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What is “Transfermania?”
Transfermania is college basketball’s off-season, which officially starts April 12 and lasts until early October: the first time Division I college basketball teams can hold official practices. More than 700 college basketball players pack their bags and leave for one of the other 350 Division I schools, Division II schools or community colleges. When the dust settles, an average of two players per school transfer every year, according to ESPN’s Jeff Borzello and Jeff Goldman, and it’s already begun.
College basketball’s version free agency market is decidedly more lo-fi than its professional counterpart. NBA free agency is perfect for the modern media cycle. The stakes are high. News breaks around the clock. Journalists and fans alike even scour Twitter for any clues they can get — from checking players’ recent Twitter follows, to finding cryptic emoji tweets, to the grandfather of them all: one of Yahoo Sports NBA writer Adrian Wojanowski’s infamous “Woj bombs.” Fates of franchises — plus the league’s balance of power — are at stake.
Transfermania is almost none of these things. In fact, it’s a polarizing topic within basketball circles. Most recently, Sports Illustrated writer Pete Thamel attributed the decline of mid-major schools to transfers in his article “A free agent culture: How transfers are killing Cinderella,” published March 14. With this backlash and the NCAA’s rule requiring players to sit out a year after transferring, Transfermania is a strange exercise in delayed gratification. It’s not pretty, but it’s a degenerate sports fan’s oasis during the barren months of college basketball’s news cycle.
So what are the rules of Transfermania? Does everyone have to sit out if they transfer?
Like all things in the NCAA’s world, college basketball players who intend to transfer must comply with several rules. The NCAA’s transfer rules can be found on NCAAPublications.com. However, fishing through all the bylines and stipulations about how a multi-billion dollar, tax-exempt organization isn’t everyone’s cup of tea, so here’s a lo-fi flowchart instead:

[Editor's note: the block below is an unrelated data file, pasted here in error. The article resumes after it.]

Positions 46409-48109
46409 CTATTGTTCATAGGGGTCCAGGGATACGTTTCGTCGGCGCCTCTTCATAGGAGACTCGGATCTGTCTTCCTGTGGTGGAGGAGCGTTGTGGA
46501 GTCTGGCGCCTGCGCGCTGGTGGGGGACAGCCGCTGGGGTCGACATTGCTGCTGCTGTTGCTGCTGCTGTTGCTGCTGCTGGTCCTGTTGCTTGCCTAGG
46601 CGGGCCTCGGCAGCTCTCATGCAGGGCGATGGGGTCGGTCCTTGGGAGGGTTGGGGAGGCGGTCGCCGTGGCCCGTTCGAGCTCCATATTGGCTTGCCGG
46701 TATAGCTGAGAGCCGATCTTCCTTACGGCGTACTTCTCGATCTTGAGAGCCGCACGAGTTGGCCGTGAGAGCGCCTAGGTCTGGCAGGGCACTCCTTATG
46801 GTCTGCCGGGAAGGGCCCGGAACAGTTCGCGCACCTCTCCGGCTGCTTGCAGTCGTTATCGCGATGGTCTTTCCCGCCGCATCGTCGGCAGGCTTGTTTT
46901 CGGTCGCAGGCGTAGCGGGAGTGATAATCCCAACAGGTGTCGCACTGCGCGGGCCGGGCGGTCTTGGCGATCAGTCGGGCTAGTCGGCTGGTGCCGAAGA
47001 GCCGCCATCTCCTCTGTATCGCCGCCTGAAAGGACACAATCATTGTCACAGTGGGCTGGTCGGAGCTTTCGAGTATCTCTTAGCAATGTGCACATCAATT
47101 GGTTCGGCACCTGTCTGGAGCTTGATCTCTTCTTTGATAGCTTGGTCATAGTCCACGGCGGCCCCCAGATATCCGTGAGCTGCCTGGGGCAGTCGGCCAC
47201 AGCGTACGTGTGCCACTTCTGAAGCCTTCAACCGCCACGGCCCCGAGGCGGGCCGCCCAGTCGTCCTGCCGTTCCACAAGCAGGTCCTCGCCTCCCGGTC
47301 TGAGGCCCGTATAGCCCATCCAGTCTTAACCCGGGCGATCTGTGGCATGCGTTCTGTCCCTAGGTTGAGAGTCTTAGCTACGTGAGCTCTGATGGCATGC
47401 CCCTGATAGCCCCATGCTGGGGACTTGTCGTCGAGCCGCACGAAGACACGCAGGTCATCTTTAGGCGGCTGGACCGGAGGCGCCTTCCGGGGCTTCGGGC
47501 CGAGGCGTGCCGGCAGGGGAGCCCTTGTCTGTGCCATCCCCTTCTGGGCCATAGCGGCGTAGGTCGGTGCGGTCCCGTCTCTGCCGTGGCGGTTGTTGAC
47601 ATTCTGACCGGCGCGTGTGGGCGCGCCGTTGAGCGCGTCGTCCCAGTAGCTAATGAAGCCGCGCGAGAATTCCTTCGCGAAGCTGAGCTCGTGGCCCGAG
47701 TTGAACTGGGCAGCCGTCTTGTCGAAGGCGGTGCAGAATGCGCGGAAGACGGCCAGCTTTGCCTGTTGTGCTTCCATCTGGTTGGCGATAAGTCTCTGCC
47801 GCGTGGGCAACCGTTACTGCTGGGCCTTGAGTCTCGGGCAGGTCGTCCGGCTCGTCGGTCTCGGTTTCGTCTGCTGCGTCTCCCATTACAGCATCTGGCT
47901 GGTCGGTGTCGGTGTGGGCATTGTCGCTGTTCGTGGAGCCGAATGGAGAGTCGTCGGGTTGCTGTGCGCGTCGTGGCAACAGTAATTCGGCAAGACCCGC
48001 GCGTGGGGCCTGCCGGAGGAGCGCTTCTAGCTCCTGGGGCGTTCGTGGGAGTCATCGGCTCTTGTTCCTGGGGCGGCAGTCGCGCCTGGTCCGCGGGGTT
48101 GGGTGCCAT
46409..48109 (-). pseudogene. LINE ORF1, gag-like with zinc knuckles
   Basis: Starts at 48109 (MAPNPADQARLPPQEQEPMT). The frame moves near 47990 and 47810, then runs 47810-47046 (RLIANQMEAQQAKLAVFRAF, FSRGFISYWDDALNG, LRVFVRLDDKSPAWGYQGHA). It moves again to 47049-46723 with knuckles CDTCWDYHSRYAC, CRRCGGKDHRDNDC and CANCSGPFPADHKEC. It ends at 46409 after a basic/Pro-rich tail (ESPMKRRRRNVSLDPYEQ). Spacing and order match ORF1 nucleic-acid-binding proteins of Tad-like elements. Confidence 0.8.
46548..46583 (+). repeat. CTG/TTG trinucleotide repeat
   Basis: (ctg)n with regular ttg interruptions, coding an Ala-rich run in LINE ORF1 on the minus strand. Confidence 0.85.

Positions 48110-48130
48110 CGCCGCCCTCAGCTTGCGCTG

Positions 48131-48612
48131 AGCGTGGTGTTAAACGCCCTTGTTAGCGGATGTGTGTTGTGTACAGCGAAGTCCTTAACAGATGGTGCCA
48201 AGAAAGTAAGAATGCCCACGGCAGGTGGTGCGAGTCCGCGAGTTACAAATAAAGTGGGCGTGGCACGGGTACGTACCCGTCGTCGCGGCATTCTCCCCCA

Arguably, the most important caveat to transferring is that players must sit out for a year after moving to a new institution. Exceptions are few and far between. Avoiding this mandatory year in college basketball purgatory is only feasible in drastic circumstances, such as an institution violating NCAA rules, or if an school suffers “extraordinary personnel losses from one or more of their intercollegiate athletics teams due to accident or illness of a disastrous nature,” according to byline 14.7.1.c of the NCAA Division I manual.
No reasonable human being — much less a college basketball fan — would want to see either of those scenarios happen just to sign a backup shooting guard.
Wait, remember how we had Chris Reyes for one season? How did that happen?
Reyes was a graduate transfer. He was granted a transfer waiver from Utah with the condition that he couldn’t transfer to any Pac-12 school, according to KSL.com writer Josh Furlong’s article “Reports: Chris Reyes, Isaiah Wright transferring from program,” published March 29, 2016. Part of the reasoning behind this was that Reyes graduated in the spring of 2016, and he would attend a post-graduate program at his new school.
Does this also explain why Eric Cooper, Jr. wasn’t able to play this past season?